Having spent the better part of our lives living in this culture, surrounded by the Christian religion in all its forms, it is hard for us to remember how truly revolutionary the message of Jesus was. It still is. Jesus pointed out to us our greatest mistake: thinking that we were ever separated from the divine to begin with. Jesus taught us that we never had to look farther than the person next to us in order to find God. He taught that the God spirit was present in each one of us, and in the very world around us. He taught us to trust not only in our senses but in our hearts and souls as well. He taught that God was not some angry deity of stone, or some overlord in the sky, but a loving father/mother/creator that loves us and wants us to be joyful. Jesus taught that God demanded no rituals, no sacrifices, nothing more than love and the desire to know the divine. You want it; you got it. But I don’t feel different. Well, trust me, it’s there. That is what faith is all about. Believing.
So this year, with the beginning of Advent, we will be going through The Gospel According to Mark. This is the oldest of the four gospels accepted into the canon of holy books used by most Christian churches. Scholars are fairly certain it was written well before 70 CE. It is the shortest of all the gospels. Tradition holds that it was written by a disciple of Peter, perhaps even his son, and that it contains the eyewitness account of the life of Jesus as dictated by Simon Peter, a disciple of Jesus. This, of course, is only tradition, and may not be true at all. There is no doubt, however, that it is a very early document written within a few decades of the life of Jesus.
And so Mark tells us in the thirteenth chapter:
Jesus said to his disciples:
“Be watchful! Be alert! You do not know when the time will come. It is like a man traveling abroad. He leaves home and places his servants in charge, each with his own work, and orders the gatekeeper to be on the watch.
Watch, therefore; you do not know when the Lord of the house is coming, whether in the evening, or at midnight, or at cockcrow, or in the morning. May he not come suddenly and find you sleeping.
What I say to you, I say to all: ‘Watch!’”
The Hindus divide life into three stages, the last of which is to become the ascetic for the purpose of finding the divine spirit and achieving nirvana. Jesus teaches us not to wait until tomorrow to find our spiritual center and purpose. You might well die tonight. If one feels called to figure out the purpose for living, the meaning of life (other than 42), then one ought not to put off that quest for another day. Perhaps you, like many others, seem to hear that little voice calling you, telling you there must be some reason behind all this, some sense to be made from the universe.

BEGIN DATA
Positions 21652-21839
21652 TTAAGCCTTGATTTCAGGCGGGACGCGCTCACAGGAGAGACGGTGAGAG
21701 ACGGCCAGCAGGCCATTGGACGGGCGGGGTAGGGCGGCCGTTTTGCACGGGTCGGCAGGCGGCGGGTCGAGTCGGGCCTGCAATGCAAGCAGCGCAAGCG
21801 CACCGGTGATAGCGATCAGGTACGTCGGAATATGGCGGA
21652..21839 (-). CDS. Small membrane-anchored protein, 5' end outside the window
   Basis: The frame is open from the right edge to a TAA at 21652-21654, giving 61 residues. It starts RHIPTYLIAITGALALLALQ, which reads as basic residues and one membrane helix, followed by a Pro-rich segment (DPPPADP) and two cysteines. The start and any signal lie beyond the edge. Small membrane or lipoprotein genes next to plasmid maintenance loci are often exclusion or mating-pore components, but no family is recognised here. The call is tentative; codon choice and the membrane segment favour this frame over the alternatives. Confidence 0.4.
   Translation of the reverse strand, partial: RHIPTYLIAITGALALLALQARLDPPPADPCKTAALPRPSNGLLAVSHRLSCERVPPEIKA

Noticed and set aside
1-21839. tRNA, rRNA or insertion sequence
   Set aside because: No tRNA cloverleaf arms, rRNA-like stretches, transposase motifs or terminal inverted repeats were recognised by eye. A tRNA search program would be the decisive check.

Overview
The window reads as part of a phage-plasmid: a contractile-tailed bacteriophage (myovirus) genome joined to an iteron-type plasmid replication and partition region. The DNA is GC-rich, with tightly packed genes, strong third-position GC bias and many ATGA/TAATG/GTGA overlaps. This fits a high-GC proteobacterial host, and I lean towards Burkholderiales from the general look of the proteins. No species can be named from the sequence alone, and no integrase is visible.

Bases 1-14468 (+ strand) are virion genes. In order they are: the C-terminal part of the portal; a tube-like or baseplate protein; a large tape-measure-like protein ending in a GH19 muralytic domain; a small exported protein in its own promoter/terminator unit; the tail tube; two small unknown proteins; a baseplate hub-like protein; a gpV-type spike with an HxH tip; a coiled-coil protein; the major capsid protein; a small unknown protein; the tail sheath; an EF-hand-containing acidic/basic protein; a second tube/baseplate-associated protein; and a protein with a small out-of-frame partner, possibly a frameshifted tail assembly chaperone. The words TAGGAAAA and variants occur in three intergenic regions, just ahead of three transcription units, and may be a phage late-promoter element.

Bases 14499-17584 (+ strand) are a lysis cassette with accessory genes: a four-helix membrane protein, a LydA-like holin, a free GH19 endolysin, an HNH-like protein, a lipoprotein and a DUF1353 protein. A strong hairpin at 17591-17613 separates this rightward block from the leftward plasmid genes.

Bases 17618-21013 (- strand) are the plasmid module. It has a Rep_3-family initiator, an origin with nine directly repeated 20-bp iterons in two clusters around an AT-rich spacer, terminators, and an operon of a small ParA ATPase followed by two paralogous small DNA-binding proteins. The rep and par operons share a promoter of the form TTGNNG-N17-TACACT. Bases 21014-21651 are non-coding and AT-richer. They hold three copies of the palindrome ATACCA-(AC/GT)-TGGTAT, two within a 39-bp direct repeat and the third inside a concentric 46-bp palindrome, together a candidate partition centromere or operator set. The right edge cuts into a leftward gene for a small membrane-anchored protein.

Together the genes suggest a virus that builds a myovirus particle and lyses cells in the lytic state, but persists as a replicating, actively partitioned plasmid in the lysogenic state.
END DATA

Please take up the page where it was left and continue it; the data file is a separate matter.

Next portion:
Jesus taught that we are that power. Jesus taught that you yourself are the meaning of life. You are the hands of God on earth. He taught what most of us already know deep in our beings, that love is the force that holds the universe together. That God is present in love, the love we keep and the love we share. He taught that whatever we do to each other, we do to God. And we praise God in our love for one another. And since we already know this in our deepest core, we recognize it as truth. This is why this is the fundamental truth contained in all religions. This is what Jesus taught. And this is why those of us who call ourselves Christians celebrate his coming.
Whether or not Jesus was the anointed one promised by God, whether or not he was divine (or any more divine than the rest of us) is open to argument. Perhaps he was, as some believe, just a man like the rest of us. But even if he were, he came to teach a strikingly powerful message of truth and love.
Advent is all about promises. And according to the teachings of Christ, God has made us several promises. It is for us to trust in those promises. That is what faith is. Faith is trusting in the promises of God. Most of us have become cynical about believing in promises. We’ve had our hearts broken too many times. But it seems to me that if the promises of God are false, then the sooner we find that out, the better.
Maybe that’s why some people steer clear of religions. If I think that maybe the promises are true and maybe they’re not, then I won’t have my heart broken again. In politics, I seldom have my heart broken because I never believe that the people elected are going to keep those promises anyway. If I trust in God and find the promises broken, then I truly am hopeless, because now I would know for sure that it’s all a sham. I would know that I am truly alone. And so most people go along, hoping the promises are true, but not really trusting in them, just in case they’re not. And this is sad because those folks never experience the joy that comes from knowing that everything is covered. Trusting in the promises means freedom from fear and anxiety.
If someone came along and made you believe, truly believe, that there was nothing to be afraid of, nothing worth worrying about, if you could let go of all your anxieties and fears, if you could just understand that nothing can ever harm you or the people you love, even for just a little while, can you imagine the incredible joy and release you would feel? That is what Jesus did for the people of his time. That is what his message continues to do for those who believe in what he taught. So can you think of a better reason to celebrate? Happy Advent everybody!